“I would prefer if more men saw it...they have no idea what women go through,” said Tamara Williams, a junior English major and member of the cast. Brown also said that men should see the show. “It’s important for young men to see that young women can be empowered to talk about their sexuality. It’s not just men who can talk about sex.”

Sean Eberle, a sophomore computer science major, was one of the few men in the audience of 80 on Friday night. It was his first time seeing the show and he said that it opened his eyes “to what women experience regarding their sexuality and process of maturing.”

Garcia said that performing in “The Vagina Monologues” can be an eye-opening experience for freshmen, as well. “You see them really uncomfortable talking about vaginas or periods,” she said. They feel like it is not acceptable to talk about these subjects and “we’re like ‘It is!’”

Brianna Collins, a senior communications design major and the other co-president of SASSE, can attest to the powerful effect of “The Vagina Monologues” on a first-year student. She wandered into one of the organization’s meetings by accident her freshman year, and left with a role in the show. “It was a transition for me,” Collins said, and explained how she was making her own decisions for the first time in college.

The importance of her first experience with “The Vagina Monologues” is what kept Collins from auditioning this year. “I didn’t want to take away the opportunity from anyone who walked in the door,” she said. “I’ve seen it as my job essentially to help other women experience what I experienced freshman year.”

The women said they had high hopes for the show and its impact on the audience. “I’m hoping they take away the idea that women’s sexuality is as individual as everything else about human beings. There are many ways to be sexual,” Brown said. “There is nothing embarrassing about your body, it’s part of who we are and it’s OK.”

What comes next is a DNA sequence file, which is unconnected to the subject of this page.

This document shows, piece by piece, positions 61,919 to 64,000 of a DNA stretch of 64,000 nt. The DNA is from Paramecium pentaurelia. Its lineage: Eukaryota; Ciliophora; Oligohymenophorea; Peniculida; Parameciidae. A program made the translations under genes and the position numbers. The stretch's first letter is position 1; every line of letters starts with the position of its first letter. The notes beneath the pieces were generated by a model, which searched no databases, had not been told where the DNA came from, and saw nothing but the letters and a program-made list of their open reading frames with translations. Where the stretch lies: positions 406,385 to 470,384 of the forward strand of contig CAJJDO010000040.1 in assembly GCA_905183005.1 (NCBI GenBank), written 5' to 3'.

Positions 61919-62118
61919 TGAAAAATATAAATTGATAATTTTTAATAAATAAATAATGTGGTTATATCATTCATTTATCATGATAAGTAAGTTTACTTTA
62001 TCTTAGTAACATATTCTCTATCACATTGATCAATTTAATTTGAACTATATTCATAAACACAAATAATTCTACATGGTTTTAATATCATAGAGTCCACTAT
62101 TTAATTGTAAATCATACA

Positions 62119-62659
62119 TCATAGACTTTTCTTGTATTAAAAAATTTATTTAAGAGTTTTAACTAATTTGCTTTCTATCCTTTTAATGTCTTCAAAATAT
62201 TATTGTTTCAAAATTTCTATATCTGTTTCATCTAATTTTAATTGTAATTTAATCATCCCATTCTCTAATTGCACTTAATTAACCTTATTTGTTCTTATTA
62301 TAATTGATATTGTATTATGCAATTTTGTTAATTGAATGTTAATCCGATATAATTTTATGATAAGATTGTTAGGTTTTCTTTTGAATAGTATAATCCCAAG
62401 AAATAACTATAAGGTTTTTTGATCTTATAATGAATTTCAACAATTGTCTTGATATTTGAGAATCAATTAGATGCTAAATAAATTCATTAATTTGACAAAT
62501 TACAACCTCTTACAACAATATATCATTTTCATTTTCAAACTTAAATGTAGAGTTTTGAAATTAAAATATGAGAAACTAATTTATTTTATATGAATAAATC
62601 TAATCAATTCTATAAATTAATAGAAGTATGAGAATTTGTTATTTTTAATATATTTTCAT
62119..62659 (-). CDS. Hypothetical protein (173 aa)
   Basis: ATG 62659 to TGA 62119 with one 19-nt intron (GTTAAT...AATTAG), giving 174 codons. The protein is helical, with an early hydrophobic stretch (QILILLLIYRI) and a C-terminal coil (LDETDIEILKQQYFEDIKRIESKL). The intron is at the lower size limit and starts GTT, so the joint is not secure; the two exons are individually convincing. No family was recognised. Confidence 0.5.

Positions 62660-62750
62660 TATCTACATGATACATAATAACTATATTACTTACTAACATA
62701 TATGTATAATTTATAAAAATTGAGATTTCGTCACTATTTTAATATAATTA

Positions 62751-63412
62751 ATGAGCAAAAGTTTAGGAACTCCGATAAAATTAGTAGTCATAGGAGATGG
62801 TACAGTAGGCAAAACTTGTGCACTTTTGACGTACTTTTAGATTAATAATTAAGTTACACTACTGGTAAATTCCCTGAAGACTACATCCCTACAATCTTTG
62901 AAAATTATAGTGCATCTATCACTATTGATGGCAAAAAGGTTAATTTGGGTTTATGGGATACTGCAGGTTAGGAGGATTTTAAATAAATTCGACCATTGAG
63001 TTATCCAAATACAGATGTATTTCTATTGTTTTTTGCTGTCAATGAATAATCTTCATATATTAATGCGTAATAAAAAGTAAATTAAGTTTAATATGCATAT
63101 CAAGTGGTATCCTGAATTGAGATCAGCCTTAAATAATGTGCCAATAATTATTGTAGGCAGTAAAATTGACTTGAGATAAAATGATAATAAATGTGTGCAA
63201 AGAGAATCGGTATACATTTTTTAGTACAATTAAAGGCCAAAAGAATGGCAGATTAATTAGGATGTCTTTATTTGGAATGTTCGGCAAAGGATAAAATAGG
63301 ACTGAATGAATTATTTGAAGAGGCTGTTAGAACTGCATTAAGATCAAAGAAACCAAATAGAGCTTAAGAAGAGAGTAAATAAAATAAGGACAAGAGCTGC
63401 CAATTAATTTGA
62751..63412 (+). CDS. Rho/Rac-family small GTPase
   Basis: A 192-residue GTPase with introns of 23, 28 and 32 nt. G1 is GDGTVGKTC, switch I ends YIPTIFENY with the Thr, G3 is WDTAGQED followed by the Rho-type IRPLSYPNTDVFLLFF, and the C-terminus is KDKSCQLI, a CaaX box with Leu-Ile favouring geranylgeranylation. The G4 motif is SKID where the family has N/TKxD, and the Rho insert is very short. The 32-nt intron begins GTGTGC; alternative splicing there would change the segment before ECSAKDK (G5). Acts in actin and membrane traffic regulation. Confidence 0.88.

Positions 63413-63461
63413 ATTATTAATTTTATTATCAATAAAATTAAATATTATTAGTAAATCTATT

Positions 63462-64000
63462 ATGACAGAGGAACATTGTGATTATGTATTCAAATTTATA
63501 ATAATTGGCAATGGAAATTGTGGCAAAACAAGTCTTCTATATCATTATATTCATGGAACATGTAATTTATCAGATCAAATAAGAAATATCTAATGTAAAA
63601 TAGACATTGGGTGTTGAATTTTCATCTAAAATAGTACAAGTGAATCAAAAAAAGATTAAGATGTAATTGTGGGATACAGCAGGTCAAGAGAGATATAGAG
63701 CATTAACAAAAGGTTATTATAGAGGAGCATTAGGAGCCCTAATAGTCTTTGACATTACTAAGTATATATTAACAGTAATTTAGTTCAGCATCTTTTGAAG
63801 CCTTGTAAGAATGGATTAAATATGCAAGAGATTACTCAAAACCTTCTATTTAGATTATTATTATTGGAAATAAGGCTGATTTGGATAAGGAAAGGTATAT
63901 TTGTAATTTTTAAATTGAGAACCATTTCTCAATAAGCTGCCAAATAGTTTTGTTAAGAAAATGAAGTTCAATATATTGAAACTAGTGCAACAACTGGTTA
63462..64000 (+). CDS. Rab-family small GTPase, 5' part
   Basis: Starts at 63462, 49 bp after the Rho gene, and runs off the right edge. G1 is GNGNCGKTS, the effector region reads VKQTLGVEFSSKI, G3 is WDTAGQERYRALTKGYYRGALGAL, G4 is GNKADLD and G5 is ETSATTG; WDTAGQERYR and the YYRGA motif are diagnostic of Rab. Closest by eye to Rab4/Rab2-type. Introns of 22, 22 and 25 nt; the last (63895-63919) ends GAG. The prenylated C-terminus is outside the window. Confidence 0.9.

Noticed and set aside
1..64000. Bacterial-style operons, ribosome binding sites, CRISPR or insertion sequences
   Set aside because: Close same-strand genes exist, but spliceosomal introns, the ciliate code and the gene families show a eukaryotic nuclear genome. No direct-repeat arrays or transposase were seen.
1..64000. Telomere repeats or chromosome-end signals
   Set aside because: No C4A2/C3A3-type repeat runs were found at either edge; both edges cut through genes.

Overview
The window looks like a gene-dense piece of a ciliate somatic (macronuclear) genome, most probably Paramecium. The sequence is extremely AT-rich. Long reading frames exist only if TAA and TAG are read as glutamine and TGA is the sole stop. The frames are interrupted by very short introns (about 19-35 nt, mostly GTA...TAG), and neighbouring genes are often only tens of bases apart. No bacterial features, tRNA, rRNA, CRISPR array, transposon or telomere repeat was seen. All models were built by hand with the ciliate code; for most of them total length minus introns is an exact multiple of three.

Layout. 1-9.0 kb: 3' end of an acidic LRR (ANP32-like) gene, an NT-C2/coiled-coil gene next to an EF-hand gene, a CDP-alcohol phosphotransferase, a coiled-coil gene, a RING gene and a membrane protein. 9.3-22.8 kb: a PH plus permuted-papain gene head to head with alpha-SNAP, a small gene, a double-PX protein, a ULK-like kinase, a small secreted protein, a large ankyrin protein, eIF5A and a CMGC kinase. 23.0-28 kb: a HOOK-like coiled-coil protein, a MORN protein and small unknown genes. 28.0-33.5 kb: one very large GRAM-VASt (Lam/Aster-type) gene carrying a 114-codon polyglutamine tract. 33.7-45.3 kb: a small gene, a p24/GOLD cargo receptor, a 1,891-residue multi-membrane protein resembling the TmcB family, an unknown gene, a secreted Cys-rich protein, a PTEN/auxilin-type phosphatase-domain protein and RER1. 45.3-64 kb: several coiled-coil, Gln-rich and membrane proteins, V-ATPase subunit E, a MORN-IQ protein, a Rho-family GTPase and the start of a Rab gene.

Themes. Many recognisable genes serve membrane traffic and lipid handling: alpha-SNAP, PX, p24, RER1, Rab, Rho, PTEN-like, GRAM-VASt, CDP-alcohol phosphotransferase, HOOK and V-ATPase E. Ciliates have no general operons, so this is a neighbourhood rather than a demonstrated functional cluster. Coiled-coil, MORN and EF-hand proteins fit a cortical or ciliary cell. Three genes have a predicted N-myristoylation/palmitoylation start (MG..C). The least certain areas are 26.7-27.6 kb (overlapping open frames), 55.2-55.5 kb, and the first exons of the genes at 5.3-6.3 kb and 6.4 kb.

Similarly, Guthoff hopes to remove some of the taboo that surrounds sexuality. “It’s a very natural thing, if it’s between a man and a woman, a woman and a woman, or a man and a man, it’s something to be celebrated,” she said.

After the show closed, the women reflected on their experiences. “I had tears in my eyes the first time I heard it,” Brown said about the first performance of all the monologues together.

Williams said she felt the performance had a huge impact on the audience. “It’s always profound to see the whole show together. It just makes me love vagina,” she said.

Collins said one of the most amazing things about “The Vagina Monologues” is that it “invites all different kinds of women” to bond over “a common goal.” Women are coming together because they are “passionate about what we do with the Monologues,” she said.

Williams agrees. “We all have this common bond,” she said. “We all come of age, we all get our periods...because we share this we always have something to talk about, regardless of things like age or race.”

Despite all the stress and hard work that goes into the show, Garcia was sad to see it come to an end. “The last night is always bittersweet, because it's amazing to see their growth but sad to let them go,” Garcia said. “Those ladies rock harder than they'll ever know.”

Goenka said that she believes the women who were part of “The Vagina Monologues” have been empowered by the experience and have learned about their own sexualities. “Hopefully when they graduate they can take this sense of themselves out there into the universe and continue this work in some way,” she said

by Jacqui Kenyon